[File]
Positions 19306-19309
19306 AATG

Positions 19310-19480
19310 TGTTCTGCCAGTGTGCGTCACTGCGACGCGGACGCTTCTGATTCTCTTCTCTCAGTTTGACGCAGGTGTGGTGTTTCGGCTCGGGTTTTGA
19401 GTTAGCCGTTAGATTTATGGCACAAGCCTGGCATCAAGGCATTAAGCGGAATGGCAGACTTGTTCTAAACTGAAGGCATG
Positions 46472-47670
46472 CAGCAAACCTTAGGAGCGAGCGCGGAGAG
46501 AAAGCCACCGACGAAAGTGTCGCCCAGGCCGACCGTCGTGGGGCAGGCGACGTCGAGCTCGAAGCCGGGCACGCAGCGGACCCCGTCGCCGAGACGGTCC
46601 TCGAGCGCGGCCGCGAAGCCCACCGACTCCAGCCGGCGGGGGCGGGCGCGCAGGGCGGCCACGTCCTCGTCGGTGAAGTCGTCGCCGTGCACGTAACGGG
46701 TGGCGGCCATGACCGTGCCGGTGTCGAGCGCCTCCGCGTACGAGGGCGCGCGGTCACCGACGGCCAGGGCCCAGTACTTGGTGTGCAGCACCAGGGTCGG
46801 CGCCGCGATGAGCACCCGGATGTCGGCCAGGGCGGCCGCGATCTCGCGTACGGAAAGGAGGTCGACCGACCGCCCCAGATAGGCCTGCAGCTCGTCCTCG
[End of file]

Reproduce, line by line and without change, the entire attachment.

Positions 19306-19309
19306 AATG

Positions 19310-19480
19310 TGTTCTGCCAGTGTGCGTCACTGCGACGCGGACGCTTCTGATTCTCTTCTCTCAGTTTGACGCAGGTGTGGTGTTTCGGCTCGGGTTTTGA
19401 GTTAGCCGTTAGATTTATGGCACAAGCCTGGCATCAAGGCATTAAGCGGAATGGCAGACTTGTTCTAAACTGAAGGCATG
Positions 46472-47670
46472 CAGCAAACCTTAGGAGCGAGCGCGGAGAG
46501 AAAGCCACCGACGAAAGTGTCGCCCAGGCCGACCGTCGTGGGGCAGGCGACGTCGAGCTCGAAGCCGGGCACGCAGCGGACCCCGTCGCCGAGACGGTCC
46601 TCGAGCGCGGCCGCGAAGCCCACCGACTCCAGCCGGCGGGGGCGGGCGCGCAGGGCGGCCACGTCCTCGTCGGTGAAGTCGTCGCCGTGCACGTAACGGG
46701 TGGCGGCCATGACCGTGCCGGTGTCGAGCGCCTCCGCGTACGAGGGCGCGCGGTCACCGACGGCCAGGGCCCAGTACTTGGTGTGCAGCACCAGGGTCGG
46801 CGCCGCGATGAGCACCCGGATGTCGGCCAGGGCGGCCGCGATCTCGCGTACGGAAAGGAGGTCGACCGACCGCCCCAGATAGGCCTGCAGCTCGTCCTCG